Another interesting study I ran across stated that simply standing, sitting, or moving with a more open posture, as opposed to a closed posture, can likewise increase positive feelings. Moreover, a smaller 2021 study focused on participants who were asked to go through a series of movements similar to those McGonigal studied. Once more, movement, even those completed in a seated posture, increased feelings of happiness. Clearly, exercising with the goal of joy in mind is not a crazy notion.
My research continued, including studies from the University of Michigan, University of Iowa, University of Texas, and Northeastern University, just to name a few. What I found was that scientists tended to agree that all forms of exercise/movement are beneficial when performed safely. That said, aerobic exercise currently seems to have a slight edge overall in brain boosting potential, but that may be because it appears to be the most researched. However, all conclude that exercise and movement benefit the young, seniors, and all ages in between. Whether a short burst of activity or a more formal workout, movement ameliorates the effects of depression and anxiety by boosting the production of serotonin, and other feel-good chemicals and decreasing stress-inducing hormones.
When we move, we increase our heart rate, which, in turn, moves more oxygen to the brain. As numerous studies indicate, increased oxygen to the brain mitigates symptoms of anxiety and depression. Furthermore, movement/exercise, when repeated frequently enough, can give rise to new neurons in the hippocampus, the area of the brain responsible for not only emotions, but also memory and learning! This means that movement/exercise not only affects your brain in the moment in which you are participating, but it also makes positive structural changes over time.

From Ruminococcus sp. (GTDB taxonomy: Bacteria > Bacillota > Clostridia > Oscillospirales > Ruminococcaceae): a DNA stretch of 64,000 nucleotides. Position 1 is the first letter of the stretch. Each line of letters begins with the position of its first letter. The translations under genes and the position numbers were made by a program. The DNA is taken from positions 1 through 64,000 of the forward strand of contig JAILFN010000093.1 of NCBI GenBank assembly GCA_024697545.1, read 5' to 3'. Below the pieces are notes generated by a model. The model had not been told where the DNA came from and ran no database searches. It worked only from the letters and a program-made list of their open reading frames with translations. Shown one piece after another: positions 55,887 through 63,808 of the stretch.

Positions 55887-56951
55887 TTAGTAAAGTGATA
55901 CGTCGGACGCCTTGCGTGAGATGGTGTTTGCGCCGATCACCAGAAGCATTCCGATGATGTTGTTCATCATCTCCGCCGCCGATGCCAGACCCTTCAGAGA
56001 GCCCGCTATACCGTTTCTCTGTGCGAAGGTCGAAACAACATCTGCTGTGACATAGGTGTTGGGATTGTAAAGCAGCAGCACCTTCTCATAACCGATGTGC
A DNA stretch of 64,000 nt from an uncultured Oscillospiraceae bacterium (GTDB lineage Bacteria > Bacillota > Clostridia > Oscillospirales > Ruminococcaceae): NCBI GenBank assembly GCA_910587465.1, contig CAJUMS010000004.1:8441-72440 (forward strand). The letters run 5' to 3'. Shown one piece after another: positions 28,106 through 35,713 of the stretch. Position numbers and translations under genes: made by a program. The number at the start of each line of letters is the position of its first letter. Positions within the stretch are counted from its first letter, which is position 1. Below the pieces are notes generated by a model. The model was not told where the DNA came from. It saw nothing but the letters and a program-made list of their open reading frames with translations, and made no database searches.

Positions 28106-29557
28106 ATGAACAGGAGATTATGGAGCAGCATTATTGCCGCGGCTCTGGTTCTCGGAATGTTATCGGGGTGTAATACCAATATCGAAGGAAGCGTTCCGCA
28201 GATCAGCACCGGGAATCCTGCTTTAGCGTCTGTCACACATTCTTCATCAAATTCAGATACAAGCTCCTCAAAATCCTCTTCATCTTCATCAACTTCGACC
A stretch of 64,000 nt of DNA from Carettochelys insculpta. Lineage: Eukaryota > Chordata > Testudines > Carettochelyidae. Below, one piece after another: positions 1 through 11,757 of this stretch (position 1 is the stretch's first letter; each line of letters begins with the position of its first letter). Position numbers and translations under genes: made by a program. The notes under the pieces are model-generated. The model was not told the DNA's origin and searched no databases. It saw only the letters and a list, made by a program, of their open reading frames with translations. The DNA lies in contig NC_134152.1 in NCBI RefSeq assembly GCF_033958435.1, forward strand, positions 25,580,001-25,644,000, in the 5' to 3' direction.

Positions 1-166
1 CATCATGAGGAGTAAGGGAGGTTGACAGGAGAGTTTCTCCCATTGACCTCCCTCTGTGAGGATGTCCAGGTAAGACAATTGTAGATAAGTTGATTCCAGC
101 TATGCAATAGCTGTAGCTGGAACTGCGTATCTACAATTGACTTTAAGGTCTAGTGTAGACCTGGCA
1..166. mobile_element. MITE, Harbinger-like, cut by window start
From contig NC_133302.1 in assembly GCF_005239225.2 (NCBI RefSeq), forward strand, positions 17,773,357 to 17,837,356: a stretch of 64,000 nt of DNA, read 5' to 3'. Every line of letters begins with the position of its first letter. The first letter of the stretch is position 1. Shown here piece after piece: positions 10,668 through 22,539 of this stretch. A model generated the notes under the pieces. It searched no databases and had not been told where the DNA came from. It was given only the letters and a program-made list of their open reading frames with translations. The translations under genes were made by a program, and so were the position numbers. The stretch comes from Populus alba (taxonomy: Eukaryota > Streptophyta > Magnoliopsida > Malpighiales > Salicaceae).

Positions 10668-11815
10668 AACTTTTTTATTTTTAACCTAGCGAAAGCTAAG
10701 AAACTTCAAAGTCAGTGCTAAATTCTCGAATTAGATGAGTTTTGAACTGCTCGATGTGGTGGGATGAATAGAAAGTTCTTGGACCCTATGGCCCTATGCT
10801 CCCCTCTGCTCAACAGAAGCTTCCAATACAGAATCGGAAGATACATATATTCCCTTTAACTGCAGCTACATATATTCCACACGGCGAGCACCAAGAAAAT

So back to “The Joy Workout.” Does it work? Well, only you can decide that. I will say that I found it clever, cute, and definitely made me smile. However, you do not have to do “The Joy Workout” in order to feel joy in movement. I found multiple, what I like to call, “movement-snacks,” videos and apps that offer 10-minute or less movement breaks if that’s your thing, such as the 7-minute workout, available on-line and in app version.
Of course, there are so many other ways to increase movement from taking short walk breaks, to parking farther away from your destination, from walking to another floor for a restroom break to simply stretching or walking/marching in place on commercial or pop-up breaks, and so much more. The important thing, researchers noted, is that you find ways to move and/or exercise that you enjoy, that can easily be incorporated into your daily routine, so that you will do them on a regular basis in order to reap all those joyful benefits.
Ultimately, who doesn’t want to feel more joy moving into the new year? Help boost yourself towards that goal by determining ways you like to move. The worst movement mistakes you can make are inactivity or repeatedly moving/exercise in a way in which you dread it. Let’s keep it simple. Focus on moving more, smiling more, and feeling more joy overall. It doesn’t have to be any more complicated than that.